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John Rauch (August 20, 1927 – June 10, 2008), also known by his nickname Johnny Rauch, was an
American football American football, referred to simply as football in the United States and Canada and also known as gridiron, is a team sport played by two teams of eleven players on a rectangular American football field, field with goalposts at each end. T ...
player and coach. He was head coach of the
Oakland Raiders Oakland is the largest city and the county seat of Alameda County, California, US. A major West Coast of the United States, West Coast port city, Oakland is the largest city in the East Bay (San Francisco Bay Area), East Bay region of the San Fra ...
in the team's loss to the
Green Bay Packers The Green Bay Packers are a professional American football team based in Green Bay, Wisconsin. The Packers compete in the National Football League (NFL) as a member club of the National Football Conference (NFC) NFC North, North division. It is ...
in Super Bowl II in early 1968.


Early life

Rauch's football playing career almost ended before it began. At the age of 14, he was diagnosed with a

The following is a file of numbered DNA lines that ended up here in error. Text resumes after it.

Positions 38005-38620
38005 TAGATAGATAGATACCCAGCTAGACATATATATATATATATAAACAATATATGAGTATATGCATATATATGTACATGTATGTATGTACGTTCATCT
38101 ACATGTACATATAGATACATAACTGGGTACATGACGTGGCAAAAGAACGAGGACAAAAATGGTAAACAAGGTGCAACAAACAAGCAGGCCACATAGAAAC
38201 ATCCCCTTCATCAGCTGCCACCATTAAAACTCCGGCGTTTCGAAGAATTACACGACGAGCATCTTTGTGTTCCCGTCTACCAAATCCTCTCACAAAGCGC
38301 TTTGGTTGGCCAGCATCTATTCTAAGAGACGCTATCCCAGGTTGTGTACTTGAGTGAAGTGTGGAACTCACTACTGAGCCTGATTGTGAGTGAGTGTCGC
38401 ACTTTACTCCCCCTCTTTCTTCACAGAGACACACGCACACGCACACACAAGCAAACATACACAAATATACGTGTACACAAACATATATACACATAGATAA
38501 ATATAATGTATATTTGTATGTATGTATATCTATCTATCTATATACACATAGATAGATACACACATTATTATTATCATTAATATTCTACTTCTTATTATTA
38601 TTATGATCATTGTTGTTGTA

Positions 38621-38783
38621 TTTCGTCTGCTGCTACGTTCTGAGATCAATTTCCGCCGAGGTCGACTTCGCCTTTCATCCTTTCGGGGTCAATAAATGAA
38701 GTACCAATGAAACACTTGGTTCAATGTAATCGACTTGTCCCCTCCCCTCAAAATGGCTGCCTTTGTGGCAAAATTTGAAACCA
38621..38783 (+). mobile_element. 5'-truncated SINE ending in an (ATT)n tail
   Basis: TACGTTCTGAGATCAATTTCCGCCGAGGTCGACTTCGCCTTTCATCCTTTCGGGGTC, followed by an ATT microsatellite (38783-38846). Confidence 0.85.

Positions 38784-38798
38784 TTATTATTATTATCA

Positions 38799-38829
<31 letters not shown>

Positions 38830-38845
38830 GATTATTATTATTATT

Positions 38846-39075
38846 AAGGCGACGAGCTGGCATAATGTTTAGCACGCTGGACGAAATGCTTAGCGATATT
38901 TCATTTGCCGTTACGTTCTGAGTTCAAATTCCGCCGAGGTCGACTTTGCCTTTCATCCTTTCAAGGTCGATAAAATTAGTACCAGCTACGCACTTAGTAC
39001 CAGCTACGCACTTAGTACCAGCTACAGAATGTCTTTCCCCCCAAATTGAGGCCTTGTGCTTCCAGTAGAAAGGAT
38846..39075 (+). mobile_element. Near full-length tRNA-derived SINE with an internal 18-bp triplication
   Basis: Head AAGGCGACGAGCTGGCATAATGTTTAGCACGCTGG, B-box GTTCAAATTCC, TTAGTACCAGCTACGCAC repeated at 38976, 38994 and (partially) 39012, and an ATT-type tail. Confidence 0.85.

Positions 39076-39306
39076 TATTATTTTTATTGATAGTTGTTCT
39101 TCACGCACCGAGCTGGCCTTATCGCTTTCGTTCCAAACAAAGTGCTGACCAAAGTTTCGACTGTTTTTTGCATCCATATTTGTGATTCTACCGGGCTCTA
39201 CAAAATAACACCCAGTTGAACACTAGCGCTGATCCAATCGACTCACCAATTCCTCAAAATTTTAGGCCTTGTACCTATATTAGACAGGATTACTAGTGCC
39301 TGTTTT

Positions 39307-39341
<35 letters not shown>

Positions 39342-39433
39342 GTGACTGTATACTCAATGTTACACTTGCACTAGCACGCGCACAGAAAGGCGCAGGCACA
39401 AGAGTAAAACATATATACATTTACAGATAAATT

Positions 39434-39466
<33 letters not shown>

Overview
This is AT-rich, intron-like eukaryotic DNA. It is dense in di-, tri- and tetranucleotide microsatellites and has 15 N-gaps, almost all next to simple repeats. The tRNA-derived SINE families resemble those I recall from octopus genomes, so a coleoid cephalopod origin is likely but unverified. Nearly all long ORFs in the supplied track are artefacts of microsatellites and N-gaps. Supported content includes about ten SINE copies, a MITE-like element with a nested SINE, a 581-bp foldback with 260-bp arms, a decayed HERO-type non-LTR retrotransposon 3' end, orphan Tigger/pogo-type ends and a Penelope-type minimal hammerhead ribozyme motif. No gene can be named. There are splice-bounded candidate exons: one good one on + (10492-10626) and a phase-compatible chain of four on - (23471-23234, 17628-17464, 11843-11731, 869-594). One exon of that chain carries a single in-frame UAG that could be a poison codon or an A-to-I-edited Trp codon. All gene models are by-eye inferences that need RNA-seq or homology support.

heart murmur Heart murmurs are heart sounds produced when blood is pumped across a heart valve and creates a sound loud enough to be heard with a stethoscope The stethoscope is an acoustic medical device for auscultation, or listening to internal sou ...
and instructed to give up the sport. Ignoring the dire warnings, Rauch was a three-sport star at Yeadon High School, then put together an outstanding
college football College football is gridiron football consisting of American football in the United States, American football played by teams of student athletes fielded by Higher education in the United States, American universities, colleges, and United Sta ...

college football
career. Earning the starting
quarterback The quarterback (commonly abbreviated "QB"), colloquially known as the "signal caller", is a position in gridiron football. Quarterbacks are members of the offensive Platoon system, platoon and mostly line up directly behind the Lineman (footbal ...
slot for the
University of Georgia , mottoeng = To teach and to inquire into the nature of things. 'To serve' was later added to the motto without changing the seal, so the university motto in English now is "To teach, to serve, and to inquire into the nature of thin ...